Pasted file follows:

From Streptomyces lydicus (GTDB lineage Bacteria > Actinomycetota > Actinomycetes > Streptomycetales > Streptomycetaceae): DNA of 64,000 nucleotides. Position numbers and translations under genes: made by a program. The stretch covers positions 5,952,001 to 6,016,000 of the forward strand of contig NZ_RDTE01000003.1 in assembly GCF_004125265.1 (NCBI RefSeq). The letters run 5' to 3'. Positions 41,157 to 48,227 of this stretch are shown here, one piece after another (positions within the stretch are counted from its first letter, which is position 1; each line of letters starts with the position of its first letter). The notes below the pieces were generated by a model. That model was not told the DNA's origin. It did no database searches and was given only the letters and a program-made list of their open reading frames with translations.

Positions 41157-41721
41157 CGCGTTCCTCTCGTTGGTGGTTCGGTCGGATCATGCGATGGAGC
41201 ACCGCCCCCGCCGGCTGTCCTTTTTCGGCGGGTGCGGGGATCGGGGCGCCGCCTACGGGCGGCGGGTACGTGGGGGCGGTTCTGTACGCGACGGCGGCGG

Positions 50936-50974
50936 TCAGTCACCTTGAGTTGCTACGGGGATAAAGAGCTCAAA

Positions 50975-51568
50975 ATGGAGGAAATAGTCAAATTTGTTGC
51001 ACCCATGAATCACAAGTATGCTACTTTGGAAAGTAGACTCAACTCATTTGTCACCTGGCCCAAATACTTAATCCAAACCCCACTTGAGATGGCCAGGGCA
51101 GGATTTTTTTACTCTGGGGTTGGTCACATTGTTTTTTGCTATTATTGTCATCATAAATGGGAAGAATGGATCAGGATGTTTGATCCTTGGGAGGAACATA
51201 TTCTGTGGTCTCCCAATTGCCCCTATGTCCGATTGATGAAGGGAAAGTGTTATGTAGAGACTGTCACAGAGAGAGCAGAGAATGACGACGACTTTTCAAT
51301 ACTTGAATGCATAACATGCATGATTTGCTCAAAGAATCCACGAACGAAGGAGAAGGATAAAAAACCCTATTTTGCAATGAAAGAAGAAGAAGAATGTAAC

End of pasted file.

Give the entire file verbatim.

From Streptomyces lydicus (GTDB lineage Bacteria > Actinomycetota > Actinomycetes > Streptomycetales > Streptomycetaceae): DNA of 64,000 nucleotides. Position numbers and translations under genes: made by a program. The stretch covers positions 5,952,001 to 6,016,000 of the forward strand of contig NZ_RDTE01000003.1 in assembly GCF_004125265.1 (NCBI RefSeq). The letters run 5' to 3'. Positions 41,157 to 48,227 of this stretch are shown here, one piece after another (positions within the stretch are counted from its first letter, which is position 1; each line of letters starts with the position of its first letter). The notes below the pieces were generated by a model. That model was not told the DNA's origin. It did no database searches and was given only the letters and a program-made list of their open reading frames with translations.

Positions 41157-41721
41157 CGCGTTCCTCTCGTTGGTGGTTCGGTCGGATCATGCGATGGAGC
41201 ACCGCCCCCGCCGGCTGTCCTTTTTCGGCGGGTGCGGGGATCGGGGCGCCGCCTACGGGCGGCGGGTACGTGGGGGCGGTTCTGTACGCGACGGCGGCGG

Positions 50936-50974
50936 TCAGTCACCTTGAGTTGCTACGGGGATAAAGAGCTCAAA

Positions 50975-51568
50975 ATGGAGGAAATAGTCAAATTTGTTGC
51001 ACCCATGAATCACAAGTATGCTACTTTGGAAAGTAGACTCAACTCATTTGTCACCTGGCCCAAATACTTAATCCAAACCCCACTTGAGATGGCCAGGGCA
51101 GGATTTTTTTACTCTGGGGTTGGTCACATTGTTTTTTGCTATTATTGTCATCATAAATGGGAAGAATGGATCAGGATGTTTGATCCTTGGGAGGAACATA
51201 TTCTGTGGTCTCCCAATTGCCCCTATGTCCGATTGATGAAGGGAAAGTGTTATGTAGAGACTGTCACAGAGAGAGCAGAGAATGACGACGACTTTTCAAT
51301 ACTTGAATGCATAACATGCATGATTTGCTCAAAGAATCCACGAACGAAGGAGAAGGATAAAAAACCCTATTTTGCAATGAAAGAAGAAGAAGAATGTAAC